Notions of “talent” and “celebrity” dominate popular culture. Whether on TV shows, in popular media or in the workplace, people talk about “talent” as something that generates or leads to prosperity and success. Drawing on the work of Norbert Elias, in this chapter we argue that the “elitist” and “subjective” forms of talent management evident in contemporary business organisations were originally institutionalised bycan be traced back to Louis XIVs management of the French Court in the seventeenth century. Building on Elias’s dance metaphor, we argue that talent management is structured by a plethora of management technologies and performance measures that allow senior management to maintain the boundaries of the permissible and ward off dissent before it threatens the established order.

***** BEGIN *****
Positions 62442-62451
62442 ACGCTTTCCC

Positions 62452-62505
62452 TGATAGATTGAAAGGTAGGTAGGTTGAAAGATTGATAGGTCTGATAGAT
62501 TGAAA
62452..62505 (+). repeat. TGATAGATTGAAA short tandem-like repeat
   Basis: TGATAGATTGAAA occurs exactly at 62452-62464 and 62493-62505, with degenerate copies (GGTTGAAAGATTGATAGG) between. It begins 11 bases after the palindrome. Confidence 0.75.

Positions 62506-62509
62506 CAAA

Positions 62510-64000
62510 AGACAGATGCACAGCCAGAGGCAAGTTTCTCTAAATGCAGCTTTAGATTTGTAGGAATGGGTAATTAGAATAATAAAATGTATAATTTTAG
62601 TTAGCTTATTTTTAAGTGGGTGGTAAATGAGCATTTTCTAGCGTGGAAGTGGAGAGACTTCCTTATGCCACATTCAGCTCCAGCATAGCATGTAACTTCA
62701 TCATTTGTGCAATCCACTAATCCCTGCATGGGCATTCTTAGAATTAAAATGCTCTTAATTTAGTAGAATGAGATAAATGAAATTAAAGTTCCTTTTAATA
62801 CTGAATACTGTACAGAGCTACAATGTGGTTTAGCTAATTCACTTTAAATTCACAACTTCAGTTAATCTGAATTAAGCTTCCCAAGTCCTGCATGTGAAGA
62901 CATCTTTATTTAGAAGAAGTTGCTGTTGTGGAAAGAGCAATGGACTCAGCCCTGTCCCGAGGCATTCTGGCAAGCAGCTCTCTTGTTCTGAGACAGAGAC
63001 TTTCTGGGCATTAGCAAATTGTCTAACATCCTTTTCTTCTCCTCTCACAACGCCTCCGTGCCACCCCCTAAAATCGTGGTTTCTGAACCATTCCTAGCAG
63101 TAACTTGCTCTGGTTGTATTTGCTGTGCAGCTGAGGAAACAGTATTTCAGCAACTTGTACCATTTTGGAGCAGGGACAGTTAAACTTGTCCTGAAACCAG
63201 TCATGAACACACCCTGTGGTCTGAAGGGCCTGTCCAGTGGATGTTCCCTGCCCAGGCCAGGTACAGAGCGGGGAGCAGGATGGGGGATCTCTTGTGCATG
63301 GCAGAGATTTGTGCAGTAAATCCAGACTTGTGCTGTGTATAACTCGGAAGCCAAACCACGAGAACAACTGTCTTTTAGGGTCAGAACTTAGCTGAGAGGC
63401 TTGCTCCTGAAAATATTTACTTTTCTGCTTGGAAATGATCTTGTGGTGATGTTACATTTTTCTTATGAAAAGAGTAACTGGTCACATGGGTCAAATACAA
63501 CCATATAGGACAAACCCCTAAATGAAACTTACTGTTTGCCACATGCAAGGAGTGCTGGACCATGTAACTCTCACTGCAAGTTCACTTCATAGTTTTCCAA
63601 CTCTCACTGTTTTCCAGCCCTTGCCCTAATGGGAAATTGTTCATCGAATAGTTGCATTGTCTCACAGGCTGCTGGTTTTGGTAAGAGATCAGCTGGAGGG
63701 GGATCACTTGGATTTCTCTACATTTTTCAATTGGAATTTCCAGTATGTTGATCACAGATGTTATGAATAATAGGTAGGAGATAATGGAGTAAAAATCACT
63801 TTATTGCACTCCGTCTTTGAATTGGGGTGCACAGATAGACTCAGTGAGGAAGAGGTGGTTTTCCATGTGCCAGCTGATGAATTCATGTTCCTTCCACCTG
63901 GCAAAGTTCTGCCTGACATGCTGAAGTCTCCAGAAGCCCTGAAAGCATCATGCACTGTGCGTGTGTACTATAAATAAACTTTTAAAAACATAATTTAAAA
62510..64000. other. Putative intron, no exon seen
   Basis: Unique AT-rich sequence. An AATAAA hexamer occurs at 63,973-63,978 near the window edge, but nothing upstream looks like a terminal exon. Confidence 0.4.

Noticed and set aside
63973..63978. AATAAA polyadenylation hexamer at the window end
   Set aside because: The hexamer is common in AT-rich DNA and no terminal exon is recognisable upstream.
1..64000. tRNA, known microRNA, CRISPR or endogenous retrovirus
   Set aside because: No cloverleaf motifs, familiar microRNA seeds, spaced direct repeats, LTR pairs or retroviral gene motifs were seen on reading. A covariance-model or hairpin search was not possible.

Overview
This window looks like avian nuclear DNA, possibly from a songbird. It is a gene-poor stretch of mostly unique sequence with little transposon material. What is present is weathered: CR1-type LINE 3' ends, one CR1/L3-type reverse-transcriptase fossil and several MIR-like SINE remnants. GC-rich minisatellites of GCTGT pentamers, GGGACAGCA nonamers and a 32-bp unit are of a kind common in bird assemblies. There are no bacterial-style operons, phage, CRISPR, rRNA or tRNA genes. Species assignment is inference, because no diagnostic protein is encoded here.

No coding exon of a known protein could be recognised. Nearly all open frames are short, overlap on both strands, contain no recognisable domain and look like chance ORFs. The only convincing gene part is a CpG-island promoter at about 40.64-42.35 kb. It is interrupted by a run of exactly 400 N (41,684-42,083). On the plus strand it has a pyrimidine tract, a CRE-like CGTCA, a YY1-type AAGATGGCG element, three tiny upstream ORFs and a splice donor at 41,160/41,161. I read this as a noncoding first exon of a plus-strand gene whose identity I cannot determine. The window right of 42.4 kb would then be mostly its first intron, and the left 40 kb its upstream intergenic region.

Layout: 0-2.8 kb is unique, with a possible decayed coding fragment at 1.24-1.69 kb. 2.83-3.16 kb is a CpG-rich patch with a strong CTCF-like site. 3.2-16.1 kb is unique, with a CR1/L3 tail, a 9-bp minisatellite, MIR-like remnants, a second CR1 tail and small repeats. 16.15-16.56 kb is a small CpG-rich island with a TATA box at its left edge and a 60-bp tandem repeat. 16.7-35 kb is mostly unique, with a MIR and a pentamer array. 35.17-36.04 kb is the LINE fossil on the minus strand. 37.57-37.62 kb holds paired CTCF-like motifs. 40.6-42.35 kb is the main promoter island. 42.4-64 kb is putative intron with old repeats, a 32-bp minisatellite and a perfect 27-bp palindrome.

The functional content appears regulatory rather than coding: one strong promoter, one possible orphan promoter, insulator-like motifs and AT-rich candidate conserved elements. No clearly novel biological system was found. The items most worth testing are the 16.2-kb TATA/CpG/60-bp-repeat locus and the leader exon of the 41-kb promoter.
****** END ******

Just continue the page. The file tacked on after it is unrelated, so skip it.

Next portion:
|Title of host publication||The Social Organisation of Marketing|
|Subtitle of host publication||A Figurational Approach to People, Organisations, and Markets|
|Editors||John Connolly, Paddy Dolan|
|Publisher||Palgrave Macmillan UK|
|Number of pages||27|
|Publication status||Published - 23 Aug 2017|
Lever, J., & Swailes, S. (2017). Ballet for the Sun King: Power, Talent and Organisation. In J. Connolly, & P. Dolan (Eds.), The Social Organisation of Marketing: A Figurational Approach to People, Organisations, and Markets (pp. 143-169). Palgrave Macmillan UK. https://doi.org/10.1007/978-3-319-51571-7_6